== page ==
“Opponents of birth control don’t just want to limit access in the U.S., they want to slash U.S. support for international family planning programs. It’s a perennial debate, and it’s about to start all over again,” Chloe Cooney, director of global advocacy at Planned Parenthood Federation of America, writes in an RH Reality Check blog post. President Obama’s FY 2013 budget “demonstrates the value the administration places on family planning,” as “funding for international family planning programs is preserved,” she writes, noting Secretary of State Hillary Clinton’s recent testimony to Congress about the budget proposal, in which “she consistently reiterated the importance of development as a key pillar of our foreign policy and national security strategy” and “the administration’s focus on women and girls as central to these goals.” Cooney concludes, “The president’s budget protects U.S. investments in family planning programs around the world. Now it’s up to Congress to make sure those funds remain intact” (3/5).
Family Planning & Reproductive Health
WHO Criticized For Not Efficiently Communicating Recommendations On HIV, Contraception To African Women, PlusNews Reports
“HIV organizations, researchers and activists have criticized the WHO and UNAIDS for not clearly communicating [guidelines on HIV and hormonal contraception] to African women, who remain the most affected by the continent’s high HIV prevalence rates,” PlusNews reports. In February, the WHO confirmed its existing recommendations after a study published last year suggested that using hormonal contraceptive injections might double the risk of women acquiring HIV or transmitting the virus to a male partner, according to the news service. “However, because the U.N. agency was unable to definitively rule out the possibility that progesterone-only birth-control shots like Depo-Provera posed no HIV risk, it is now strongly advising women at risk of or living with HIV to use condoms concurrently to prevent HIV infection or transmission,” PlusNews writes.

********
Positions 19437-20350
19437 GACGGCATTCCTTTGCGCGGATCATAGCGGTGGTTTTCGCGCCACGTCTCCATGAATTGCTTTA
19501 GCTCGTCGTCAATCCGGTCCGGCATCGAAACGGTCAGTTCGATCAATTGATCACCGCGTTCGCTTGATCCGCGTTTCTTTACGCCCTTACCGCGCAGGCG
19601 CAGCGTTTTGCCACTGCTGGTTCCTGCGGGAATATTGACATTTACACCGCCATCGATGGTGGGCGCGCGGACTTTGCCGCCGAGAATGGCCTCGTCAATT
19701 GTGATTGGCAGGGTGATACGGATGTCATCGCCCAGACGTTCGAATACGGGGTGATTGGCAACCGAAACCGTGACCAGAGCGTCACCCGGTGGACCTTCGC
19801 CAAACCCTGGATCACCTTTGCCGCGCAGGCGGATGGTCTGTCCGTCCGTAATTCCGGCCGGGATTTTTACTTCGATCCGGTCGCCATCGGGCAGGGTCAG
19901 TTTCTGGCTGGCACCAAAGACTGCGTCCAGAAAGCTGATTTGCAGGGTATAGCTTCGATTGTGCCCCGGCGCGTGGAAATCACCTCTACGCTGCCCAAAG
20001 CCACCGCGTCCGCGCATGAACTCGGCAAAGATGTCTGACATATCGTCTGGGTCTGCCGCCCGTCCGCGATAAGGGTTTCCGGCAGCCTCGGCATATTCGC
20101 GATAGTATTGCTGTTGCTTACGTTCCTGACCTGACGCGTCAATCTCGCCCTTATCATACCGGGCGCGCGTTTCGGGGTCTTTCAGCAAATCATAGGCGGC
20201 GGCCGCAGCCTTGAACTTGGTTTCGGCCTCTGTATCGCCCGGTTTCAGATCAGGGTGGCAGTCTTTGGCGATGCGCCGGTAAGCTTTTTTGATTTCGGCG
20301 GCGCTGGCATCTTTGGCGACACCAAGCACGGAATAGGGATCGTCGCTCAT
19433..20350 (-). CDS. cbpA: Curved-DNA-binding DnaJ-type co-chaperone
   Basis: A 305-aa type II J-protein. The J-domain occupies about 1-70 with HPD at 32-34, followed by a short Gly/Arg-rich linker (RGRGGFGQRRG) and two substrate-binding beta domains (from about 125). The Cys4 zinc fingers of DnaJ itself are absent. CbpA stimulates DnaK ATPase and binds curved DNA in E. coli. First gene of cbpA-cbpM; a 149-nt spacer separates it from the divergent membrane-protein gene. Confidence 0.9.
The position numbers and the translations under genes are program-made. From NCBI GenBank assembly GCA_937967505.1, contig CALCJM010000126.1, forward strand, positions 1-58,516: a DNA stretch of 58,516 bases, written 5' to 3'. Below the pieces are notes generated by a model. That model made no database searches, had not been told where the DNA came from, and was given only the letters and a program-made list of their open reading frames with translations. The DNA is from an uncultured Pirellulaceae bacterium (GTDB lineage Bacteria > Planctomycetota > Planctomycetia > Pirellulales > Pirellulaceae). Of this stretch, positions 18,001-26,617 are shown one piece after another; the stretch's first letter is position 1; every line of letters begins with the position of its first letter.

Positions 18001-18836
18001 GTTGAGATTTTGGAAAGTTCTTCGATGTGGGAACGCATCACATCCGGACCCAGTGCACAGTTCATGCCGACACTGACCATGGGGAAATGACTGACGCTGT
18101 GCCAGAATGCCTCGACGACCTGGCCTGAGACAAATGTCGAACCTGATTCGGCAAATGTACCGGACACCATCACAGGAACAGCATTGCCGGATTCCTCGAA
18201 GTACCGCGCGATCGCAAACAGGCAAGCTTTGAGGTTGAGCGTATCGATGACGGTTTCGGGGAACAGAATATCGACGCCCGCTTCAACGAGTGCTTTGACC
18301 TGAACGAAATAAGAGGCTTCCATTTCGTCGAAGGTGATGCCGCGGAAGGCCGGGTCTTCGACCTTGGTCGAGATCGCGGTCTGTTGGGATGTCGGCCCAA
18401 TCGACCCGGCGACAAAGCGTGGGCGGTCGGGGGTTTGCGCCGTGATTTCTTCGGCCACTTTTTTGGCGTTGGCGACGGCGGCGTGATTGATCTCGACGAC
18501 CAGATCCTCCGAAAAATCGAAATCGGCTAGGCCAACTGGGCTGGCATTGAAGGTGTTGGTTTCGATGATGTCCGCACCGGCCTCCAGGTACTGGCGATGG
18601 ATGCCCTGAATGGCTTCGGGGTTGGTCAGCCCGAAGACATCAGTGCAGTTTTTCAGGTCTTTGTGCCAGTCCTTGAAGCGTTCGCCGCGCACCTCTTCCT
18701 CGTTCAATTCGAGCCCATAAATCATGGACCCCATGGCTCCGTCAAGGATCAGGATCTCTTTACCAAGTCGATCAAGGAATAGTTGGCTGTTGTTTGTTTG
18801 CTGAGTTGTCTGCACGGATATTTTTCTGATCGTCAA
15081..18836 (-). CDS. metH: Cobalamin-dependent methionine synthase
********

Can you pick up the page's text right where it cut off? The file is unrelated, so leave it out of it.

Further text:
Inter Press Service examines gender discrimination and mortality in India, writing, “Global infant and child mortality rates have been on the decline in recent years, with a large portion of the world seeing young girls experiencing higher rates of survival than young boys; but India remains the exception to this positive trend.” A new report, “‘Sex Differentials in Childhood Mortality,’ a project of the U.N.’s Department of Economic and Social Affairs (UNDESA), reveals that a girl aged between one and five years is 75 percent more likely to die than a boy in India, marking the world’s most extreme gender disparity in child mortality,” according to the news service.
In this Huffington Post “Black Voices” opinion piece, Vanessa Cullins, vice president for external medical affairs at Planned Parenthood Federation of America, responds to an announcement by the WHO in February that the agency would not revise its contraception guidelines for women living with and at risk of HIV infection based on a “study suggesting that hormonal contraception increases women’s risk of [acquiring and] transmitting HIV to their partners.” A panel found “there was not enough evidence” to support women abandoning hormonal contraception and concluded there should be “no restrictions on hormonal contraception,” Cullins states.
China’s State Council, or cabinet, on Wednesday “published the country’s AIDS Action Plan for the 12th Five-Year Program period (2011-2015) on the website of the Chinese government, http://www.gov.cn,”; Xinhua/China.org.cn reports (2/29). According to the plan, “China hopes to cap the number of people living with HIV/AIDS at 1.2 million by 2015, up from around 780,000 at present,” by promoting condom use, reducing stigma and discrimination, and educating urban and rural populations, as well as local officials, about the disease, Reuters notes (Blanchard, 2/29). In addition, the plan aims to implement interventions among people at higher risk of infection, such as drug users, and increase the rates of HIV testing and treatment, according to Xinhua (2/29).